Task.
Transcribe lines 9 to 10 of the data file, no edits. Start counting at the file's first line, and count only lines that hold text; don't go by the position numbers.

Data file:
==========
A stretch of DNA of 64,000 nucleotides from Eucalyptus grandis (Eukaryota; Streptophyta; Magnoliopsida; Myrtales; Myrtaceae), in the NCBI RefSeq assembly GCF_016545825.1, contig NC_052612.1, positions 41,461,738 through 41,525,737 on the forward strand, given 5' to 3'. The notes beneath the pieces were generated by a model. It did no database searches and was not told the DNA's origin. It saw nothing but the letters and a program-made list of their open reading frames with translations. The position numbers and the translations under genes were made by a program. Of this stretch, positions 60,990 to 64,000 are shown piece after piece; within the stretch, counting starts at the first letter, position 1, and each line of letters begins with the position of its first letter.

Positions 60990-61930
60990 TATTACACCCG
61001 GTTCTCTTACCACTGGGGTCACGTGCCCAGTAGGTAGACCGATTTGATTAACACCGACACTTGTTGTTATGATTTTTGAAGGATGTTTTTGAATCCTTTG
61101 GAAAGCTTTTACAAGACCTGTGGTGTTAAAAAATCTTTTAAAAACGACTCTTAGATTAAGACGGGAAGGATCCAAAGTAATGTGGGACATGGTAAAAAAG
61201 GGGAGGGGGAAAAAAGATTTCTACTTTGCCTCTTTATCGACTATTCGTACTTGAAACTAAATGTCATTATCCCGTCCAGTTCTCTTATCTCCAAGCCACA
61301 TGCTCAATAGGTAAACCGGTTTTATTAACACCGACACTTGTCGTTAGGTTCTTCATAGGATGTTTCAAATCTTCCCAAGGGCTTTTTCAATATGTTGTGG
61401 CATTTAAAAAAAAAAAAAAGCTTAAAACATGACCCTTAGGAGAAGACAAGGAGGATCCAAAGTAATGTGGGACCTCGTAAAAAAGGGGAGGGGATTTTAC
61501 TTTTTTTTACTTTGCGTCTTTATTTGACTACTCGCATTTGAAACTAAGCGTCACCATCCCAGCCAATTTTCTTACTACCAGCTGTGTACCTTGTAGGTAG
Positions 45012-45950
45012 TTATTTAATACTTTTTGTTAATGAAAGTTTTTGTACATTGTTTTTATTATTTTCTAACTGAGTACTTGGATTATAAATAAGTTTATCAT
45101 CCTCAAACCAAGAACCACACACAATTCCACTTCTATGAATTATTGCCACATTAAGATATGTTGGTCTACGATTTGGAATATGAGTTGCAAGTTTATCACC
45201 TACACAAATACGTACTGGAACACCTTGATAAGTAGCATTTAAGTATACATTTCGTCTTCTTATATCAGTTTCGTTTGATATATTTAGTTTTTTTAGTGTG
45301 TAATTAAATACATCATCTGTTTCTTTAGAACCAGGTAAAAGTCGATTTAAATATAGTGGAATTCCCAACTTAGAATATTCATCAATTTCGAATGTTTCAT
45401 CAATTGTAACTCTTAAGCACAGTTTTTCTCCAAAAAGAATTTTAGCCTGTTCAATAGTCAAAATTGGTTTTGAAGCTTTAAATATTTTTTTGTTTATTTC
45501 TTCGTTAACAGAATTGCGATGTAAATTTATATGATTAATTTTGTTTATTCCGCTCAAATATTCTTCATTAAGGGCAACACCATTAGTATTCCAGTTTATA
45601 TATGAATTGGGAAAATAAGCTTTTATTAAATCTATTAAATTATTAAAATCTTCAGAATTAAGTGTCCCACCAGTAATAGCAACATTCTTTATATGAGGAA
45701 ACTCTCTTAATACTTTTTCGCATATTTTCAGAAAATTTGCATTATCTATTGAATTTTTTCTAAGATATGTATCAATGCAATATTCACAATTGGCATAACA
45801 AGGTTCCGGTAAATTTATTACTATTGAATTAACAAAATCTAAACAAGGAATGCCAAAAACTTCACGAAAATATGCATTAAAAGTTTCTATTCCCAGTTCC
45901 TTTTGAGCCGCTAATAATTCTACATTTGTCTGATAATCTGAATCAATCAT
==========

61501 TTTTTTTTACTTTGCGTCTTTATTTGACTACTCGCATTTGAAACTAAGCGTCACCATCCCAGCCAATTTTCTTACTACCAGCTGTGTACCTTGTAGGTAG
Positions 45012-45950